A few weeks ago: a cassava field. Today: a gleaming tented city, as incongruous as a spaceship amidst the surrounding scrubland. Four huge white tents dominate, surrounded by smaller tents and brick-built buildings, intersected by orange fences and dotted with purple chairs. This is MSF’s newest Ebola treatment centre, near Sierra Leone’s second city of Bo. Built in just five weeks by shifts of labourers working around the clock, it opened its gates on 19 September and, despite the construction work that still continues around its perimeters, the first of its 34-bed-wards is full.
The first patients were shuttled by ambulance from a nearby Ebola transit centre, set up by MSF when the deadly disease first erupted in Bo district. Now Ebola has spread from the remote east of Sierra Leone, near the border with Guinea, to every district in the country, and the patients arrive from as far away as Port Loko and the capital, Freetown – a journey that used to take some four hours, but now – with five of the country’s 12 districts under quarantine and police checkpoints on all the main roads – takes much longer.
Among the first patients to arrive were three siblings: Haja, 26, Abivatu, 17, and Lamphia, 24, from Moyamba district, one of the current hotspots of the disease. Their elder brother, a medic, treated a sick patient and then fell ill himself. When he died, the family was put in quarantine, prevented from leaving the house by police stationed outside. One by one they got sick. By the time they reached MSF’s treatment centre in Bo, their father – deputy head of a local secondary school – was dead, as were five of the eight siblings; the three who remained were so ill that no one expected them to survive.
Despite the deaths of most of their family, the siblings are keen to get back home and resume their lives: Abivatu to study accountancy at college, once it reopens, and medical student Lamphia to finish his final year before qualifying as a clinical health officer. Only Haja, who was the main carer for her younger siblings, is unsure of what to do next.
Maintaining good morale
So far, 16 patients have been discharged from the new centre, cured of Ebola. Each time it is a huge boost to the morale of the other patients as well as the 280 staff who work here. The majority – 260 – are Sierra Leonean, many of whom previously worked at MSF’s mothers’ and children’s hospital nearby.
Others come from different backgrounds, but most share an enthusiasm to join the fight against a disease that has shut down schools and universities countrywide, made food prices rocket, stopped travel, instilled widespread fear, and is threatening to destroy the fabric of society. They range from the nine local women busy preparing pasta and fish for the patients’ lunch in a freshly tiled kitchen, to the teacher of philosophy filling in the logbooks in the supply tent, and the former pastor who now works as a mental health counsellor.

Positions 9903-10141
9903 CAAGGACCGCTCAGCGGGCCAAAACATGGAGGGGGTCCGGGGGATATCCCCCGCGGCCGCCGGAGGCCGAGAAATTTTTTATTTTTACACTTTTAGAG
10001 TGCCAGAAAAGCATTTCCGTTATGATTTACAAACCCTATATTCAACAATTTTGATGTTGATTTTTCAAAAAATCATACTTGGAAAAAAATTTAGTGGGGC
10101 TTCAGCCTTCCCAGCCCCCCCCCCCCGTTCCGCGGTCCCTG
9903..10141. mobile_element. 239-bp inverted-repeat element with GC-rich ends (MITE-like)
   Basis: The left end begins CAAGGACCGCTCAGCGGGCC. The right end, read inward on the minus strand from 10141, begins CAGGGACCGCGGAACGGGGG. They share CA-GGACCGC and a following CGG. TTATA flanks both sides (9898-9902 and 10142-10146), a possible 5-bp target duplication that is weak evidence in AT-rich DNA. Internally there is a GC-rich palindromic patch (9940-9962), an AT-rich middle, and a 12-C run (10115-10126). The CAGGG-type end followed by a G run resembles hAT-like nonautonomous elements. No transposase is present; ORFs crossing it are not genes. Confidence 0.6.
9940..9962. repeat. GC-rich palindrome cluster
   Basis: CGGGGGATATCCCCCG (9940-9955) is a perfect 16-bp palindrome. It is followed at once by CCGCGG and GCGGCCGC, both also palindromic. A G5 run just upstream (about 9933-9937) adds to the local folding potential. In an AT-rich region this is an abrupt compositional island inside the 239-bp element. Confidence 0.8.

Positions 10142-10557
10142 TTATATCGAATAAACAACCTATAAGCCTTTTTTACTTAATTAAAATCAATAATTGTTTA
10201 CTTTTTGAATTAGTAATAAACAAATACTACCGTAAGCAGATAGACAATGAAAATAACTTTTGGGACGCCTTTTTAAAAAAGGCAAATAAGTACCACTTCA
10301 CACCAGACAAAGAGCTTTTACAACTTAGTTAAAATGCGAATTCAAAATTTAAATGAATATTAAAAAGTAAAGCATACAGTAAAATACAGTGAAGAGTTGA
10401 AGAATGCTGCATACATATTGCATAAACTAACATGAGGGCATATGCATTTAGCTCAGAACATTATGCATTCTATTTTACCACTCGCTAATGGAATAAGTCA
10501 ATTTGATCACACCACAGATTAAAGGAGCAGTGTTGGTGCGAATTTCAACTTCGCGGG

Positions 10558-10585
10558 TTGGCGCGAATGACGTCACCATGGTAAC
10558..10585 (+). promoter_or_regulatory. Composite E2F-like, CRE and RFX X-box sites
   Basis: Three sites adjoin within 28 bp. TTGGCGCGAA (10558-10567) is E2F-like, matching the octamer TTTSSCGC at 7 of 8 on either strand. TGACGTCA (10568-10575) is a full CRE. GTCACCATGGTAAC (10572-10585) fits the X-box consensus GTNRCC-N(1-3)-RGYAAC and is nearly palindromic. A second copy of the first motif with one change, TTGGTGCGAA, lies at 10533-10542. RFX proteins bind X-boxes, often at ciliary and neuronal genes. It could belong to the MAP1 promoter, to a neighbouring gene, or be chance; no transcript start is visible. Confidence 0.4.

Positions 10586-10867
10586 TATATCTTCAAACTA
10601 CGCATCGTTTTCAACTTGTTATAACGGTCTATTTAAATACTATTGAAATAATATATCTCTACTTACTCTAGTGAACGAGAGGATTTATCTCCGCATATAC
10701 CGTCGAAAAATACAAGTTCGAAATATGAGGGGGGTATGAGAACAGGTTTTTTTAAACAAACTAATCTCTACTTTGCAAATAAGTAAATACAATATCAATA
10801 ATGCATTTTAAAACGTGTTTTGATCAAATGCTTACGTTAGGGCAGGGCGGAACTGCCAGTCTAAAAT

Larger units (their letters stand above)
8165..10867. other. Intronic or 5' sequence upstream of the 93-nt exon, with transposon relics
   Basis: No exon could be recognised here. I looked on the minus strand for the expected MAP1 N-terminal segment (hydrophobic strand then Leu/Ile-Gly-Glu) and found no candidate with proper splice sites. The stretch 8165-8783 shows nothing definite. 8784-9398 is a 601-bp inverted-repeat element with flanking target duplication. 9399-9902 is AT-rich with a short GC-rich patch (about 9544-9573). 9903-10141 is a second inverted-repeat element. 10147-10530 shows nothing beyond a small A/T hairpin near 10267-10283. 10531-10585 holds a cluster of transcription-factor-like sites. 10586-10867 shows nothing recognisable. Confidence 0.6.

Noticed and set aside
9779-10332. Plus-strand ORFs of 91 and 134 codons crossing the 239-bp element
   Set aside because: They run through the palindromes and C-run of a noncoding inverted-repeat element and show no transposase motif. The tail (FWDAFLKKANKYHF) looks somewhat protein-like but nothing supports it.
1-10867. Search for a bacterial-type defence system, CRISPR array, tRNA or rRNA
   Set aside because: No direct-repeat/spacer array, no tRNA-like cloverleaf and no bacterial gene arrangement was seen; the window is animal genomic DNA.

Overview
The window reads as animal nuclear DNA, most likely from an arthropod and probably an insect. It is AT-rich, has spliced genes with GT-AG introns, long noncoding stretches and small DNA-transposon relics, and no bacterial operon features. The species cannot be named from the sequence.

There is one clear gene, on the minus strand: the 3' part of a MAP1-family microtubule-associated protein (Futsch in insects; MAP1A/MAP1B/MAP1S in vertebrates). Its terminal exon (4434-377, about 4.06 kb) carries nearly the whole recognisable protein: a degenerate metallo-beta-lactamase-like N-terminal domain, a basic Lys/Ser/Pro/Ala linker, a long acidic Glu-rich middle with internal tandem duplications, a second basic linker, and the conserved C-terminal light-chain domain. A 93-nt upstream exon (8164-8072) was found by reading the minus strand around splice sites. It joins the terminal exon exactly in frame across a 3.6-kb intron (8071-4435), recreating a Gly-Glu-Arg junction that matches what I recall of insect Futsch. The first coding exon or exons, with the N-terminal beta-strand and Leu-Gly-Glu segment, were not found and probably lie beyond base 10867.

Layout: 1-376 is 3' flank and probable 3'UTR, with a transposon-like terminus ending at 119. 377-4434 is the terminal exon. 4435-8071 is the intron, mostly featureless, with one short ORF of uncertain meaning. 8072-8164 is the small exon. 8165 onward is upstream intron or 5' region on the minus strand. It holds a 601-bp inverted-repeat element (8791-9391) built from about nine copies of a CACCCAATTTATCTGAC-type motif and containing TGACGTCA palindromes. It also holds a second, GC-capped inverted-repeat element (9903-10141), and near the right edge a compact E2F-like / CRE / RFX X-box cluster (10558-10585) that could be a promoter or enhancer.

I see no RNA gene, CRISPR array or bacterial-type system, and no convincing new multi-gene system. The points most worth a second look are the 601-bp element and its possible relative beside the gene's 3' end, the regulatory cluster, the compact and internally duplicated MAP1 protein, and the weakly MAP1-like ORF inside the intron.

James Caizer Lamina volunteered to work for MSF when he saw that his listening and counselling skills could be of service in the Ebola crisis. “They say unity is strength,” says James. “I am helping the nurses to fight Ebola. I really, really want to drive Ebola out of this country.”
With such highly motivated staff, the mood in the centre is upbeat, despite the stigma that many health workers face in their communities for working with Ebola patients. “There’s a very good energy amongst the local staff,” says Dr Monica Arend-Trujillo. “The atmosphere is so optimistic here. I don’t see anybody being scared or worried or depressed. I was surprised to find that working here is actually a very uplifting experience.”
Built to last
The new treatment centre has been designed to be as simple as possible to work in, to minimise the risk of staff making mistakes and exposing themselves and others to potential infection – though as everyone who works in the centre knows, there is no such thing as ‘no-risk’ where Ebola is concerned. Spacious and meticulously organised, the structure is more permanent than MSF’s five other Ebola treatment centres in west Africa, with smooth cement flooring underfoot, rather than gravel, and heavy-duty tents to withstand Sierra Leone’s seven-month rainy season. Its architecture is an acknowledgement that the epidemic is not likely to end anytime soon. “It’s designed to last a year,” says logistics coordinator Michel Geilenkirchen – “although it could last ten times that,” adds logistician Pietro Curtaz.
For all the motivation and the pride, the fact remains that this is an epidemic which has killed more than 4,000 people, and is likely to kill many more. “Yes, I feel proud that we succeeded in our plan to construct it very fast and to a very high standard,” said Michel Geilenkirchen, “but when you know that six in ten patients will die there, there’s a very big shadow hanging over everything.”